14. 14.
    Lee YS, Schlotzhauer T, Ott SM, van Vollenhoven RF, Hunter J, Shapiro J, Marcus R, McGuire JL (1997) Skeletal status of men with early and late ankylosing spondylitis. Am J Med 103:233–241CrossRefGoogle Scholar
  15. 15.
    Carter S, Lories RJ (2011) Osteoporosis: a paradox in ankylosing spondylitis. Curr Osteoporos Rep 9:112–115.  https://doi.org/10.1007/s11914-011-0058-z CrossRefGoogle Scholar
  16. 16.
    Grazio S, Kusic Z, Cvijetic S, Grubisic F, Balenovic A, Nemcic T, Matijevic-Mikelic V, Punda M, Sieper J (2012) Relationship of bone mineral density with disease activity and functional ability in patients with ankylosing spondylitis: a cross-sectional study. Rheumatol Int 32:2801–2808.  https://doi.org/10.1007/s00296-011-2066-9 CrossRefGoogle Scholar
  17. 17.
    Obermayer-Pietsch BM, Lange U, Tauber G, Fruhauf G, Fahrleitner A, Dobnig H, Hermann J, Aglas F, Teichmann J, Neeck G, Leb G (2003) Vitamin D receptor initiation codon polymorphism, bone density and inflammatory activity of patients with ankylosing spondylitis. Osteoporos Int 14:995–1000.  https://doi.org/10.1007/s00198-003-1501-5 CrossRefGoogle Scholar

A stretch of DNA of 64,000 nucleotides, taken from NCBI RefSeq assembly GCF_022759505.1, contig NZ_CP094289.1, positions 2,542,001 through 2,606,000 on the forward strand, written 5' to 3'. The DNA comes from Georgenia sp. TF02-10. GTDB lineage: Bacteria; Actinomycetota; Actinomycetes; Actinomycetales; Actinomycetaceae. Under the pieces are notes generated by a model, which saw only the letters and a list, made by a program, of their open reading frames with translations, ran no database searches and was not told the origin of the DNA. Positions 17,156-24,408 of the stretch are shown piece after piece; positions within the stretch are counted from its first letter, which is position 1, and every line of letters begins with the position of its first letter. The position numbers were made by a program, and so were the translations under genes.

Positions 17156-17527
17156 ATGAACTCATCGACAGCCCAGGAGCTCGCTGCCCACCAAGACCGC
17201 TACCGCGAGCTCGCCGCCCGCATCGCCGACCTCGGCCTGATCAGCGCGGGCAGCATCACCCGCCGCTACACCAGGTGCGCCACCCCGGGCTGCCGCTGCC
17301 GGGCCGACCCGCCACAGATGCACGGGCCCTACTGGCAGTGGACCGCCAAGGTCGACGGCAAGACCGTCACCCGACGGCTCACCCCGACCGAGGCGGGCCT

18. 18.
    Deminger A, Klingberg E, Lorentzon M, Geijer M, Gothlin J, Hedberg M, Rehnberg E, Carlsten H, Jacobsson LT, Forsblad-d'Elia H (2017) Which measuring site in ankylosing spondylitis is best to detect bone loss and what predicts the decline: results from a 5-year prospective study. Arthritis Res Ther 19:273.  https://doi.org/10.1186/s13075-017-1480-0 CrossRefGoogle Scholar
  19. 19.
    Maillefert JF, Aho LS, El Maghraoui A, Dougados M, Roux C (2001) Changes in bone density in patients with ankylosing spondylitis: a two-year follow-up study. Osteoporos Int 12:605–609.  https://doi.org/10.1007/s001980170084 CrossRefGoogle Scholar
  20. 20.
    Kang KY, Lee KY, Kwok SK, Ju JH, Park KS, Hong YS, Kim HY, Park SH (2011) The change of bone mineral density according to treatment agents in patients with ankylosing spondylitis. Joint Bone Spine 78:188–193.  https://doi.org/10.1016/j.jbspin.2010.05.010 CrossRefGoogle Scholar
  21. 21.